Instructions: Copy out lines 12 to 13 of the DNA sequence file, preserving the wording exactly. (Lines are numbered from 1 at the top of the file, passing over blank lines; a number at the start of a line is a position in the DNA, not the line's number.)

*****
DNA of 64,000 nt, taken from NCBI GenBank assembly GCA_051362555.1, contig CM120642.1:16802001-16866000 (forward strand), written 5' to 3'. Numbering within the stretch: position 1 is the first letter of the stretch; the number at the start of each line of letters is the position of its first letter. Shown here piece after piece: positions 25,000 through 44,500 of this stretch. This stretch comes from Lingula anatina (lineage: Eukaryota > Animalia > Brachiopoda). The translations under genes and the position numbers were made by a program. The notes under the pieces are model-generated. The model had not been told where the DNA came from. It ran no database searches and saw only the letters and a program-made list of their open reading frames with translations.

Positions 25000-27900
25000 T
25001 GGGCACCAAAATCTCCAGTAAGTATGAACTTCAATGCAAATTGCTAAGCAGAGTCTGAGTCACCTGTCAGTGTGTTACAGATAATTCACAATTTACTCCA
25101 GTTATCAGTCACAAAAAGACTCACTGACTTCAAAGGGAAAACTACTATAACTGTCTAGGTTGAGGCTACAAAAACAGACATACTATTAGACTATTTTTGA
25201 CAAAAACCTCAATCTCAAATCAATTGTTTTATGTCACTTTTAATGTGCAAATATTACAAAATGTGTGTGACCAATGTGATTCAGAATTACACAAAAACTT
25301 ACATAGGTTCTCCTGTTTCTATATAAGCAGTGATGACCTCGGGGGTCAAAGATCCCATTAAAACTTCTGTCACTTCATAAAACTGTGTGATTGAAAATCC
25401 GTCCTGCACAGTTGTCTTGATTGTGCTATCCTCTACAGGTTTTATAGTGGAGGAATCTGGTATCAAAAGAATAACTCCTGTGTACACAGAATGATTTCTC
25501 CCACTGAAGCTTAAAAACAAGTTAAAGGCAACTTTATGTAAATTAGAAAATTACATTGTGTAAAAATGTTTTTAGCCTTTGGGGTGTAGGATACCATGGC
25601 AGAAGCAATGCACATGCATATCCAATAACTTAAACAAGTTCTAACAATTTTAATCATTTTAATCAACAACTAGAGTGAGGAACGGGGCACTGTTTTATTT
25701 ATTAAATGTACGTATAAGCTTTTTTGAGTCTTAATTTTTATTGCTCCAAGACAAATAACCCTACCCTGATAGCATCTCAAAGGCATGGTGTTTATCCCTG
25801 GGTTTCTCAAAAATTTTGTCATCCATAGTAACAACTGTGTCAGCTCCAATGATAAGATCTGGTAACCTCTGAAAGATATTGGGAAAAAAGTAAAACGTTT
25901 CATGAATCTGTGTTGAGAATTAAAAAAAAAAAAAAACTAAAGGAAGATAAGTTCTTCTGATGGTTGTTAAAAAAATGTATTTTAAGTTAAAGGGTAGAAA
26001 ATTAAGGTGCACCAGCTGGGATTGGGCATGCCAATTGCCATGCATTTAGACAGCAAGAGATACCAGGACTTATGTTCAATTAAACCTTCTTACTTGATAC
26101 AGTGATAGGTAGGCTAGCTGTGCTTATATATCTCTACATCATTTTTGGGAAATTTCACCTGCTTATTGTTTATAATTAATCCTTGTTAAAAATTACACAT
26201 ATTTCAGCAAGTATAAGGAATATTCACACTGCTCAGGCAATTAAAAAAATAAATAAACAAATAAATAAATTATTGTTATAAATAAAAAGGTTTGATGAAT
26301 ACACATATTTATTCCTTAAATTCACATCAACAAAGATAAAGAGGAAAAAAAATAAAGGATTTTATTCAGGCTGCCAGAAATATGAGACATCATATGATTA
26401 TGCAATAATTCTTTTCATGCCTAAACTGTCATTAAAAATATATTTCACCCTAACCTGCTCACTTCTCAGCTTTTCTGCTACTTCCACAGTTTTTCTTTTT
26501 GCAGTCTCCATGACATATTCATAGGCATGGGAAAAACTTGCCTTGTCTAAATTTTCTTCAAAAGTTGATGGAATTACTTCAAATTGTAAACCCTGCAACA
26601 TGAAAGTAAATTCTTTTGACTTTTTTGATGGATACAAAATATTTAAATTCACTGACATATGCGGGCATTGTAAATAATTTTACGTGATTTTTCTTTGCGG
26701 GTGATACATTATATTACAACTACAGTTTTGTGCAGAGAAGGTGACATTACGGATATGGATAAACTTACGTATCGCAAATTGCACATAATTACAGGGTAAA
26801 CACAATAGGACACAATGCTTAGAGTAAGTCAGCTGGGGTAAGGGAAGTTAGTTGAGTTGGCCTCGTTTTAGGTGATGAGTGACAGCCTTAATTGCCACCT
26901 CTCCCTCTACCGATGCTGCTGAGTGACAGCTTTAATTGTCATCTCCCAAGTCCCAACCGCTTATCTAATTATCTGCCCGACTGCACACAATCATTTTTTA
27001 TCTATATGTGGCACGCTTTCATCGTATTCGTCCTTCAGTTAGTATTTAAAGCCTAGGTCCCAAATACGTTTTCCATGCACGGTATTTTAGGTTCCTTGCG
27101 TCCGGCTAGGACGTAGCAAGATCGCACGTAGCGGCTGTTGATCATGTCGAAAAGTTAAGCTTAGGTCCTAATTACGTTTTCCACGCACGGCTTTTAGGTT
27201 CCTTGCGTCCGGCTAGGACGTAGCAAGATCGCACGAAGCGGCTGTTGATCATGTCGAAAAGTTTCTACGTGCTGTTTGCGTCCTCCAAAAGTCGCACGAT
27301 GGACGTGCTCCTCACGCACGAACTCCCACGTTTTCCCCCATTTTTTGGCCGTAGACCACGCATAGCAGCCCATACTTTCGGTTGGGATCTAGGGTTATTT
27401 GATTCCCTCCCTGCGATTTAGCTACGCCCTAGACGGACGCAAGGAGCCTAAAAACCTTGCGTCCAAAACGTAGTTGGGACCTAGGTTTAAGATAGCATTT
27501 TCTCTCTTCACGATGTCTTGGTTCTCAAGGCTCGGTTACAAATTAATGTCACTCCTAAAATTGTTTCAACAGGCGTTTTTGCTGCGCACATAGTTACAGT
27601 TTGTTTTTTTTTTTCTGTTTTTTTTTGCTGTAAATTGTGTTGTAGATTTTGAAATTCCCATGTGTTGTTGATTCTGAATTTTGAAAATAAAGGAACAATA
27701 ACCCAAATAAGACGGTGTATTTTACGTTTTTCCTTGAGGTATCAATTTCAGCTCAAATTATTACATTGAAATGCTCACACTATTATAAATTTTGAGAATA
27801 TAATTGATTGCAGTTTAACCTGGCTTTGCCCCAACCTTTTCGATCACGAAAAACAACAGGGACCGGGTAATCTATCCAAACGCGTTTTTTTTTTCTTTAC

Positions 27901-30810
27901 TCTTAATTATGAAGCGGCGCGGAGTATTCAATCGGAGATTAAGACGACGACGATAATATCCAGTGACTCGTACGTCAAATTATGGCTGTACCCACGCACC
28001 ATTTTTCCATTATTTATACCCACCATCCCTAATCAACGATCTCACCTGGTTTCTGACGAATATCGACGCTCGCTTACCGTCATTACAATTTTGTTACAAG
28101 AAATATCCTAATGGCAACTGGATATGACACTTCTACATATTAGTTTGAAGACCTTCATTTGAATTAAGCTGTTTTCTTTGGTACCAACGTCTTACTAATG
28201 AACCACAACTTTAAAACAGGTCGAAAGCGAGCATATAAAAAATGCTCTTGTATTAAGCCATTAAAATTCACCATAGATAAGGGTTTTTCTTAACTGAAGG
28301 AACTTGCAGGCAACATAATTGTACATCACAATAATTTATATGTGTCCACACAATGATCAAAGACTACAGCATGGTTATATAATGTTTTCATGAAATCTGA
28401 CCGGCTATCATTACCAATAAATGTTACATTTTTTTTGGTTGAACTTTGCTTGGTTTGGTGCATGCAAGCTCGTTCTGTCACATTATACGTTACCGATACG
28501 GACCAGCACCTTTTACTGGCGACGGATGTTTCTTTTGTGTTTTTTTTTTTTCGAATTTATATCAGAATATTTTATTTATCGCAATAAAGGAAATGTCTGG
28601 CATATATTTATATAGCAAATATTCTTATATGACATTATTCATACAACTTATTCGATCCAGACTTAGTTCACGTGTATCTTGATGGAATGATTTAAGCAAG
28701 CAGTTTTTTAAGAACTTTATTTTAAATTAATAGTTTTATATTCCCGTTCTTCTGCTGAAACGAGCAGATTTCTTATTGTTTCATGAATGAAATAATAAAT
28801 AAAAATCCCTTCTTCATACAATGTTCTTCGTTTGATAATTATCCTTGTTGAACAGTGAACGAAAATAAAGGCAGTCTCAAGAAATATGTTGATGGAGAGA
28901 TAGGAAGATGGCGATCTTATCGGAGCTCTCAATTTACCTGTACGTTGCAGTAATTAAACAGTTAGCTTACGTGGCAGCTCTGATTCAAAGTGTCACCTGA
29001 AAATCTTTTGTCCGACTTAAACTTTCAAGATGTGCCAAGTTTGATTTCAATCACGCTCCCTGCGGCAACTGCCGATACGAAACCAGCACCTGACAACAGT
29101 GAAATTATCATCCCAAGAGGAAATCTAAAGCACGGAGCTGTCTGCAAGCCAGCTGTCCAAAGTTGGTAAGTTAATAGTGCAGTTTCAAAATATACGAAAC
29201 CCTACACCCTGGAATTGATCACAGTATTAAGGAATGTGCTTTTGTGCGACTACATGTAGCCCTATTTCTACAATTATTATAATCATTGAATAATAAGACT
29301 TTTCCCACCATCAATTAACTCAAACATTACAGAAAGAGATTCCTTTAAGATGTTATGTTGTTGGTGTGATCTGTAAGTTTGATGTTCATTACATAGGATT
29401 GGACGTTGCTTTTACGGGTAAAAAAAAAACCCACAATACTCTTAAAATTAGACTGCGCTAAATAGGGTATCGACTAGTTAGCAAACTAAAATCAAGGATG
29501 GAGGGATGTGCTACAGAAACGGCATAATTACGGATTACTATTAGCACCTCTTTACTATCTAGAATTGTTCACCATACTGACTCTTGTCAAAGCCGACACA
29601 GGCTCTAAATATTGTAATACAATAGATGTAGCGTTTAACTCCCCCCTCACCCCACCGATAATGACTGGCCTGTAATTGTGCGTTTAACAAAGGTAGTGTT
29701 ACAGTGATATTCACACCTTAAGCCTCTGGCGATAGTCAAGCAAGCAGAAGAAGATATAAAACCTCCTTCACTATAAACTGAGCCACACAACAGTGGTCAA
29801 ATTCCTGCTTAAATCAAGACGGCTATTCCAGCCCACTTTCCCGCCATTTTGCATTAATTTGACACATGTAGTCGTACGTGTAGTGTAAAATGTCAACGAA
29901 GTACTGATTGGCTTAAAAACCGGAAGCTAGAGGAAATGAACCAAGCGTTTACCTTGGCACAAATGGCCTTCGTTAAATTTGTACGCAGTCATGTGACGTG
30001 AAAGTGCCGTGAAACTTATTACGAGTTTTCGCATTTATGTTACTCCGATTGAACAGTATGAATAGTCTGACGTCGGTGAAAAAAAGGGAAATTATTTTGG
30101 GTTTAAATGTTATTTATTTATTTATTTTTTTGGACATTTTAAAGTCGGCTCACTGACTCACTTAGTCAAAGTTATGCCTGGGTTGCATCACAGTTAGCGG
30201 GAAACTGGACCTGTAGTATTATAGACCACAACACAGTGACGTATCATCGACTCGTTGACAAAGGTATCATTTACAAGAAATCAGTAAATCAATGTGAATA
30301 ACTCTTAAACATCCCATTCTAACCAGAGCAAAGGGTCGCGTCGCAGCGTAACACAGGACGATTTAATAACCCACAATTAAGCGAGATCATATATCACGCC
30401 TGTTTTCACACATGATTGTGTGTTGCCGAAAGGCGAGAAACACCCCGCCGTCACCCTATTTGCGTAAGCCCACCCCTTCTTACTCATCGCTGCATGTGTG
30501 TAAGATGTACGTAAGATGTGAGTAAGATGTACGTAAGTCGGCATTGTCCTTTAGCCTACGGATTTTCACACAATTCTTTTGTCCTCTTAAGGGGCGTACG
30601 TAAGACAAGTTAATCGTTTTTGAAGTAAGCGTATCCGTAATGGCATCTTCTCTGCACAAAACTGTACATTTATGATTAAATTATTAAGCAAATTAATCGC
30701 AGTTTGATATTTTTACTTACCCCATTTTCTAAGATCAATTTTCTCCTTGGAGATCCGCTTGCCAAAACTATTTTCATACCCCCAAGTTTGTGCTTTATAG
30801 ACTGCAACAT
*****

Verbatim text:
25801 GGTTTCTCAAAAATTTTGTCATCCATAGTAACAACTGTGTCAGCTCCAATGATAAGATCTGGTAACCTCTGAAAGATATTGGGAAAAAAGTAAAACGTTT
25901 CATGAATCTGTGTTGAGAATTAAAAAAAAAAAAAAACTAAAGGAAGATAAGTTCTTCTGATGGTTGTTAAAAAAATGTATTTTAAGTTAAAGGGTAGAAA